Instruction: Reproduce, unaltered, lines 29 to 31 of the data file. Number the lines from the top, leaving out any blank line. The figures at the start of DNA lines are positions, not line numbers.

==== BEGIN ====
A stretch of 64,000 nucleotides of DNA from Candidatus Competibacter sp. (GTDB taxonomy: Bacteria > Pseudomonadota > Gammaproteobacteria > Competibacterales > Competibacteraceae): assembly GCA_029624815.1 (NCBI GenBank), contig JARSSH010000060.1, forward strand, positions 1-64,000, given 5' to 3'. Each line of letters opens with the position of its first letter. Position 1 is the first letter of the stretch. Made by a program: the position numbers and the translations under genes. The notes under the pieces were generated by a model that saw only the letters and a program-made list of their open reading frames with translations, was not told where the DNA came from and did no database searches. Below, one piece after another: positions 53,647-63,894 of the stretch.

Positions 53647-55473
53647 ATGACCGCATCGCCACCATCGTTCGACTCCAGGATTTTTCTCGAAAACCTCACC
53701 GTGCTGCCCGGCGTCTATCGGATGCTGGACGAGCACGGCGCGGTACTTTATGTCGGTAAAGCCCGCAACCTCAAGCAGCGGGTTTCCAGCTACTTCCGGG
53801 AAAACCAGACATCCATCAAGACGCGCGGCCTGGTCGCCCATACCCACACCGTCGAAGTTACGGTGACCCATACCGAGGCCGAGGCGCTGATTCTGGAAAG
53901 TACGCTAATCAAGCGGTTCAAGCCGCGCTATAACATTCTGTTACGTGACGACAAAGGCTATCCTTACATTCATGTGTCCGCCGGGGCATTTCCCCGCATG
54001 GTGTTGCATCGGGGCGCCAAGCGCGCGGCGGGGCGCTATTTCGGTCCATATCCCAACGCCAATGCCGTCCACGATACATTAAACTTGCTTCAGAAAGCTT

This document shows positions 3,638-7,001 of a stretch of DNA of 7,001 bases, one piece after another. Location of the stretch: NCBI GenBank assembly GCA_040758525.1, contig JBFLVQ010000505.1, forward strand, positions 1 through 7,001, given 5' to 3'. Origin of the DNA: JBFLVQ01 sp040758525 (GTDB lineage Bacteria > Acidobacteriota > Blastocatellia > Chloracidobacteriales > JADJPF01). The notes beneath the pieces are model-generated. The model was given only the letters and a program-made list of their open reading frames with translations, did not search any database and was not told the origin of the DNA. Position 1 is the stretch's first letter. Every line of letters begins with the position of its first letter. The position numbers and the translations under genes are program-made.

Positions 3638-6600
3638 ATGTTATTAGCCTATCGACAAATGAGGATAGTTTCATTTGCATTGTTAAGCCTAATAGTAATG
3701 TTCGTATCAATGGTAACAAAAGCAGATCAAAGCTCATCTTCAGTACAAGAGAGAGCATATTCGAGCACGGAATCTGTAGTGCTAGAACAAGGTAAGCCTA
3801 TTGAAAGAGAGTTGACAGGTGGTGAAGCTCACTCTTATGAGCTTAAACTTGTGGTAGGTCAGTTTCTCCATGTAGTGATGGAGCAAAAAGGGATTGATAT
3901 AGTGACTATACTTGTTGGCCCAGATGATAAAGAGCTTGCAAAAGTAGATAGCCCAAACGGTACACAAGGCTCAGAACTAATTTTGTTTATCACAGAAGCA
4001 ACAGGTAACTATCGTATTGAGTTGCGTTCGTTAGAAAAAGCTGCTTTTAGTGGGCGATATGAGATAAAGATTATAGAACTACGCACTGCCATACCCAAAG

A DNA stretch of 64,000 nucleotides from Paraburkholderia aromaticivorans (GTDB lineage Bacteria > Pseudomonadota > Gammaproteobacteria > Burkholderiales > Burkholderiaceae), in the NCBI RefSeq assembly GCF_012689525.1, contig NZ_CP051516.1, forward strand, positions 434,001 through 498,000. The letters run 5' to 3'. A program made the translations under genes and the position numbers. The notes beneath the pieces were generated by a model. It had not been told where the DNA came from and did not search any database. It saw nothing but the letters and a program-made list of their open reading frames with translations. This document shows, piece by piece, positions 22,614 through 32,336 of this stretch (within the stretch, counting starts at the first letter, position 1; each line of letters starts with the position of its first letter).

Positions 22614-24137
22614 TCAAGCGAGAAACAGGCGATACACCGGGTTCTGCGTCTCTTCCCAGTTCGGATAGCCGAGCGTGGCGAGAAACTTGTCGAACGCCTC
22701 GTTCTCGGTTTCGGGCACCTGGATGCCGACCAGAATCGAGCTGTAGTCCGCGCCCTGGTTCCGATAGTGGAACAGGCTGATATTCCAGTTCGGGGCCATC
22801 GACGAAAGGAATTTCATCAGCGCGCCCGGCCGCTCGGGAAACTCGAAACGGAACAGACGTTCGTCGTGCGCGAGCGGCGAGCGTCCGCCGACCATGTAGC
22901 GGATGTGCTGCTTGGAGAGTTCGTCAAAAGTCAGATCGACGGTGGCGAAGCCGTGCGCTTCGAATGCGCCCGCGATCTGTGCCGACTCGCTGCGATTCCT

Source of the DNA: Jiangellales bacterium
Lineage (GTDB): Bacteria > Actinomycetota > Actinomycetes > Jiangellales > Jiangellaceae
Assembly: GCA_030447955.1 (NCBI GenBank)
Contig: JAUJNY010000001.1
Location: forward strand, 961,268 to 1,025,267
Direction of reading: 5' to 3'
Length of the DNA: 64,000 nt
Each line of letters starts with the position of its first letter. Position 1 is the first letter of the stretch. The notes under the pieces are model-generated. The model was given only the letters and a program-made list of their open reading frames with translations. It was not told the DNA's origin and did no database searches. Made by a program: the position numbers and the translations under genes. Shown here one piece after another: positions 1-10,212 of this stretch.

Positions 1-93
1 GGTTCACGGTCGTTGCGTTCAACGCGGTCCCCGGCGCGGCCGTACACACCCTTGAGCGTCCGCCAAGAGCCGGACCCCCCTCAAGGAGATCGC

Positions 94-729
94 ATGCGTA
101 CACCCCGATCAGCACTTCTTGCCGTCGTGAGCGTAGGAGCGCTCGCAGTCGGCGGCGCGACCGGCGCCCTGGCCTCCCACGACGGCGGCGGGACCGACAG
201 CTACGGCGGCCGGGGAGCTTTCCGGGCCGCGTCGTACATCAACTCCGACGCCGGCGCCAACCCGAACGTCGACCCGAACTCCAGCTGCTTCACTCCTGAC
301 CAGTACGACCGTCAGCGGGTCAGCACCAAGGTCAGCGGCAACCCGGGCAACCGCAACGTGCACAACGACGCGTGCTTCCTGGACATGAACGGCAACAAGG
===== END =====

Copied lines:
Positions 1-93
1 GGTTCACGGTCGTTGCGTTCAACGCGGTCCCCGGCGCGGCCGTACACACCCTTGAGCGTCCGCCAAGAGCCGGACCCCCCTCAAGGAGATCGC

Positions 94-729